5) Crepusculum – Sky Diaries – a 2006 7 song EP of simple, quiet, impressionistic acoustic guitar music. The sort of thing that evokes nature images and the seasons – but it’s actually rather, er… nice. One track is an electronic remix.
6) Some excellent Post-Punk and Post-Rock concert recordings from the Live Music Archives, in no particular order:
Minutemen / Mike Watt
Mission of Burma
The Dream Syndicate / Steve Wynn
Godspeed You Black Emperor! / A Silver Mt Zion
Bardo Pond – 14 concerts
Mogwai – 74 concerts
Explosions in the Sky – 55 concerts, including from 2008
Note: Once you click on the main collection page for each band, click “See Recent Additions” to view all items. Some items are in FLAC file format – requires free download from SourceForge.net to convert to WAV file. Be sure to browse the index of artists/bands.
7) Of Human Bondage (1934) – Memorable melodrama about obsessive love and one man’s winding journey to find his place in life, starring Leslie Howard and Bette Davis. Howard is a failed artist who leaves Paris to study medicine in London. He suffers physically and emotionally from a club foot. In a cafe, he’s smitten by Davis, a coarse and manipulative lower-class waitress; she is destined to reappear throughout his life, each time creating various emotional and moral challenges for him. Howard struggles to advance professionally and in his personal life as Davis’ life descends, and while their encounters seem at first like another chance for happiness, they only serve for him to experience disappointment again. Both of the lead performances are very good and both actors are perfectly cast. There are enough narrative details and cinematic effects to give the film minor qualities. Davis enjoyed a long career and this film is a noteworthy entry in her oeuvre. Howard went on to star as Ashley Wilkes in “Gone With the Wind,” but was killed a few years later during WWII. The theme music, repeated in variations of mood, is by Max Steiner (Gone with the Wind, Casablanca). See also the Somerset Maugham novel.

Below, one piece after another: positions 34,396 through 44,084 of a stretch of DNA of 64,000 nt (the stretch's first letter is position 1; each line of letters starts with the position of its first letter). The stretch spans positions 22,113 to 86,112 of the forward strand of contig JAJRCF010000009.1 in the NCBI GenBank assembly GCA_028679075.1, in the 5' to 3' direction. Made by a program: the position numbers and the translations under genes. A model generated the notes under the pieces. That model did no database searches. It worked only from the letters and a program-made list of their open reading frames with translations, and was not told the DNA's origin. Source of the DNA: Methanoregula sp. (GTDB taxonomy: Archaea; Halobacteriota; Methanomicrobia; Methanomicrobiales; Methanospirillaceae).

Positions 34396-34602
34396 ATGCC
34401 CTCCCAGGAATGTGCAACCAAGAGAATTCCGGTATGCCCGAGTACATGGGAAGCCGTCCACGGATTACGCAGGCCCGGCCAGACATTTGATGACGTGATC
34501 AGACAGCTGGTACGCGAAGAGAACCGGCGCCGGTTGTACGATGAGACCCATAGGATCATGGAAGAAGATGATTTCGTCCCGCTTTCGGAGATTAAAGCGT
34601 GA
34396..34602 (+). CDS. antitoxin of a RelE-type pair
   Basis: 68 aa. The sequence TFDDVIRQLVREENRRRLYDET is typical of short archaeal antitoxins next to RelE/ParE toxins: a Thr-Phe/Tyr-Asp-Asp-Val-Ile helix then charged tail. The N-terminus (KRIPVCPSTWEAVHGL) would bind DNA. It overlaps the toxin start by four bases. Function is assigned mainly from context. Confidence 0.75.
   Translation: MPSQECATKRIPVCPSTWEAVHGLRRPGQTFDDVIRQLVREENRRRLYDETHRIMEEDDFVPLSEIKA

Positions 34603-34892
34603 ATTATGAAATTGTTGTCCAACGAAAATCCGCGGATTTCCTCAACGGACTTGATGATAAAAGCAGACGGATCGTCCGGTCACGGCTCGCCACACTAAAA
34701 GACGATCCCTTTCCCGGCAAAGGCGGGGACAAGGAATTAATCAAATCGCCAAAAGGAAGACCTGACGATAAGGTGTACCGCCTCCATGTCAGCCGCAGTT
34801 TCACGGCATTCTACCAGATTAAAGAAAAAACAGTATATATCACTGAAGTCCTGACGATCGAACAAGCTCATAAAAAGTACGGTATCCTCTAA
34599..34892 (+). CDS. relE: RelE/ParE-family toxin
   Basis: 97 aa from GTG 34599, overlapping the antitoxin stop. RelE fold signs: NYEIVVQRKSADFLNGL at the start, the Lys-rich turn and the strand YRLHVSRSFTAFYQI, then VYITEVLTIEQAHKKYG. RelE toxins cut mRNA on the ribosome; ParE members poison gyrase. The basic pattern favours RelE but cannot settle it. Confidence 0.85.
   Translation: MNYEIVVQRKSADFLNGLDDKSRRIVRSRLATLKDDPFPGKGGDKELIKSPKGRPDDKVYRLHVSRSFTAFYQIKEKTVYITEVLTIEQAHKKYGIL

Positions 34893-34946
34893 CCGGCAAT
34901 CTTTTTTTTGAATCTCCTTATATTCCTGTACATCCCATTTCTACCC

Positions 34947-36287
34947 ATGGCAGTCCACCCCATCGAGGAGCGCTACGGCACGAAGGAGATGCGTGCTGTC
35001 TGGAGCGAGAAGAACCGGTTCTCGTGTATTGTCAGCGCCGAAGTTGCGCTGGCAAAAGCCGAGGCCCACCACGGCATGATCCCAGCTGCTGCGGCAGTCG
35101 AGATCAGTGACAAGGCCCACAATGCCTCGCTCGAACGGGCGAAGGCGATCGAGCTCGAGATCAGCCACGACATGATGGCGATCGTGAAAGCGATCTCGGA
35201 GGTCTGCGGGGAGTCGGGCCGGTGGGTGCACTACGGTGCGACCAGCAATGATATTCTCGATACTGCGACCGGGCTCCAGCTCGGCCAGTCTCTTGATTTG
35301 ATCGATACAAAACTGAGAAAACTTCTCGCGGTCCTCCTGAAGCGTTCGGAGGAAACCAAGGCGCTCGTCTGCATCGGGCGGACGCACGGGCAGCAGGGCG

8) Bernard Parmegiani (b. 1927) – “Outremer,” (1969, about 20 mins.) a piece for ondes martenot, performed by Arlette Sibon-Simonovitch, with magnetic tape accompaniment. The full program from Other Minds begins with sound poems by Charles Amirkhanian, then an intro to ondes martenot and Outremer starts at about the 42 minute mark. At any given moment on this track the sounds you hear are likely to remind you of the effects from an old B sci-fi movie, but they’re so dense and richly layered to ultimately defy soundtrack clichés and connotations. There are probably many early musique concrète works that could be similarly described as sci-fi tinged, but perhaps more than others Parmegiani here gives the best realization of a completely self-contained imaginary world, insofar as none of the musical sources are recognizable, not even as electronic music in general. There’s something like a tension between what’s experienced as interior mental state and exterior space or landscape, and with a touch of surrealism: bowed sounds, bubbles, ripples, suction, oscillations, washes, crashing waves; all very mutable and seamlessly merged. This music seems to beckon for a visual representation – a 70s LP with a star cluster cover, alien terrain, Yves Tanguy, or composer Ligeti’s teenage drawings of the geographical features of imaginary lands. Maybe Debussy could be cited as a reference, in the way directions are suggested then passed over, or Varèse for his concept of “organized sound.” Parmegiani started as a tape recording technician with only self-taught knowledge of composition. Today he’s one of the foremost composers of this form. A wonderful 12 disc box set of Parmegiani’s music was recently released, but it does not contain this piece, which is taken from an out-of-print album by performer Sibon-Simonovitch, Espaces Sonores No. 1 (1972).